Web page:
A California dispatcher followed protocols last Tuesday when she pleaded with an independent living facility nurse to perform CPR on a woman who was pronounced dead later that day. Glenwood Gardens, the facility where the woman resided, defended the nurse, who ultimately refused to perform CPR on the woman, stating that she followed the facility’s policy in dealing with this 87-year-old woman.
Dispatcher Tracey Halvorson, who has worked for Kern County for at least a decade, received a call on February 26 from a nurse requesting paramedics to come and help a woman who was barely breathing and had collapsed inside the Glenwood Gardens facility. Halvorson told the nurse to begin CPR on the woman, but the nurse refused, stating that the facility had a policy in place that prohibited her from performing CPR on residents. Halvorson stated “I understand if your boss is telling you you can’t do it. But . . . as a human being . . . you know. Is there anybody that’s willing to help this lady and not let her die?” The nurse responded calmly, “Not at this time.”
The phone call lasted seven minutes and sixteen seconds and consisted of Halvorson pleading with the nurse to perform CPR or find someone else who was willing to help. Halvorson even assured the nurse that the facility could not be sued if anything went wrong with the CPR and the woman died because, as Halvorson stated, the local emergency medical system “takes liability for this call.” The nurse continued to refuse to assist the woman or find anyone else who was willing to do so. Firefighters and ambulance personnel arrived on scene seven minutes after the call came in.
Calif. woman dies after nurse refuses to do CPR, www.palmbeachpost.com March 04, 2013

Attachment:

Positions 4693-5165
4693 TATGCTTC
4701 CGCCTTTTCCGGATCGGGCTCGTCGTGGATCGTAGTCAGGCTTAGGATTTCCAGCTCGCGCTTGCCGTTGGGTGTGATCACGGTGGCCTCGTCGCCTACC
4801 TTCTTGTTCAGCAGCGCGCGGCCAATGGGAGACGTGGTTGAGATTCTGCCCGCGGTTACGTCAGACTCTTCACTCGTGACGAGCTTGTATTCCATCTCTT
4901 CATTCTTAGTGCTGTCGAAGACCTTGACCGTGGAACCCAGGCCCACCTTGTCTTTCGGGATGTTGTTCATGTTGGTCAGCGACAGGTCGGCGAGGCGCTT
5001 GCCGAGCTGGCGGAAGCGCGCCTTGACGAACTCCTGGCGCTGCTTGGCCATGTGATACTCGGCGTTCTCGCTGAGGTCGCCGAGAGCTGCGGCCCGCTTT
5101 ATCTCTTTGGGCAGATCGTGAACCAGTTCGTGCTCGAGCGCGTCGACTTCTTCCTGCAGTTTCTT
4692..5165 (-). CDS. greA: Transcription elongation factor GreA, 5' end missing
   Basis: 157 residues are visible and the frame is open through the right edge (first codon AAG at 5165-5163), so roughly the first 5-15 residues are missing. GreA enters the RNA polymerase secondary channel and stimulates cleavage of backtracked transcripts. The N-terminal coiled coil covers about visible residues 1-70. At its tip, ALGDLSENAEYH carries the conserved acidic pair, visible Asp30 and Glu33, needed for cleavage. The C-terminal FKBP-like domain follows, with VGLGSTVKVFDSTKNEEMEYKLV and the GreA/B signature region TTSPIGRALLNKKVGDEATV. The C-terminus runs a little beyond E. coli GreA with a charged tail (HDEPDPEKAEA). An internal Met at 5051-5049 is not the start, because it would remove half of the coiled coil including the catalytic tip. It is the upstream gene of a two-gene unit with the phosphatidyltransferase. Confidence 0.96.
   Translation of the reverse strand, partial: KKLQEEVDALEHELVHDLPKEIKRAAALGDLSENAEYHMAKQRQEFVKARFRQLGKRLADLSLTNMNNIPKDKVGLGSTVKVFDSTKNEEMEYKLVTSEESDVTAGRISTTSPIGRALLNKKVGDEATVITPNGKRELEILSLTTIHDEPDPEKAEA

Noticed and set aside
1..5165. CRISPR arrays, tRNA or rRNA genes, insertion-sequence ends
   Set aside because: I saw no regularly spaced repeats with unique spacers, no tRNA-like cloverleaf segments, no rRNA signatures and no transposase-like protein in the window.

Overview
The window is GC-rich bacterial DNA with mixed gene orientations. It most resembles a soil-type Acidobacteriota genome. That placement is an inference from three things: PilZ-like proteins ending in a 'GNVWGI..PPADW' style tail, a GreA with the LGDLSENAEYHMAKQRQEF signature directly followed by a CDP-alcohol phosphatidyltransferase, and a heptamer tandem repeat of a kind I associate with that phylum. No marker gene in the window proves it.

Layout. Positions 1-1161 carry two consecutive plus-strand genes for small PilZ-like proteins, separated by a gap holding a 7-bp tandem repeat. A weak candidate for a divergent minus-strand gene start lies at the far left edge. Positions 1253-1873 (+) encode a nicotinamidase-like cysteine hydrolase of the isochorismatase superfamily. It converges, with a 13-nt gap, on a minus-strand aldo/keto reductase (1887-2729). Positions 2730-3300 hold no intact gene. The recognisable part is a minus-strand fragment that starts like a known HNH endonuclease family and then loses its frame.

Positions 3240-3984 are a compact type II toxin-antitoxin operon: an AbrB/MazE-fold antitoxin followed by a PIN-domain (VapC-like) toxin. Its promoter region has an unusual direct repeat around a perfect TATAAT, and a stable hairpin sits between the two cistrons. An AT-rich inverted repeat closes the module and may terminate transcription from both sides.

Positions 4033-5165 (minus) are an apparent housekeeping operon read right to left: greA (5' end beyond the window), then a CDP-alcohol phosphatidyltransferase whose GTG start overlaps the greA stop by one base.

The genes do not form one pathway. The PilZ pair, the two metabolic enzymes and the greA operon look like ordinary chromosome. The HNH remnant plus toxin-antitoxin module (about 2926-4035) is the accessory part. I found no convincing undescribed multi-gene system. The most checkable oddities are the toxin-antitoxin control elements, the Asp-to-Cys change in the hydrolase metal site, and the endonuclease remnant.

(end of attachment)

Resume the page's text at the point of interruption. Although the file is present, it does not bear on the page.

The woman was found lying on the floor, not breathing and without a pulse. Ambulance personnel began CPR and loaded the woman onto a gurney. The woman was transported to Mercy Southwest Hospital where she was later pronounced dead. The executive director of Glenwood Gardens, Jeffrey Toomer, defended the nurse’s decision not to perform CPR based on the facility’s policy. Toomer went on to state that residents of the facility are informed of the policy that prohibits nurses from performing CPR and that residents must agree to this policy before moving in. He stated that the policy does not apply at the adjacent assisted living and skilled nursing facilities.
Putting a loved one in a nursing home is an emotionally difficult decision. When placing your loved one in a nursing home, you are entrusting their life with the staff. You expect your loved one will get all of the care and attention they need. Unfortunately, many nursing homes are either inadequately staffed or operating with unqualified staff. If your loved one has died as a result of nursing home negligence or abuse, call the nursing home negligence attorneys at the Friedland | Carmona immediately. Jonathan R. Friedland and Michael J. Carmona are expert nursing home attorneys who also specialize in wrongful death cases. If your loved one has been a victim of nursing home negligence call a dedicated personal injury attorney today at (305) 661-2008.
The Miami elder abuse attorneys at the Friedland | Carmona handle all types of negligence cases throughout the state of Florida, including Boca Raton, Homestead, North Miami, South Miami, Miami Beach, Coral Gables, Pembroke Pines, Hialeah, Kendall, Aventura, Fort Lauderdale and Palm Beach. The Friedland | Carmona handles all types of personal injury cases, including wrongful death, defective products, medical malpractice, slip and falls and construction site injuries. Call the Miami personal injury attorneys at (305) 661-2008 for your free consultation. Call today and let our family take care of your family!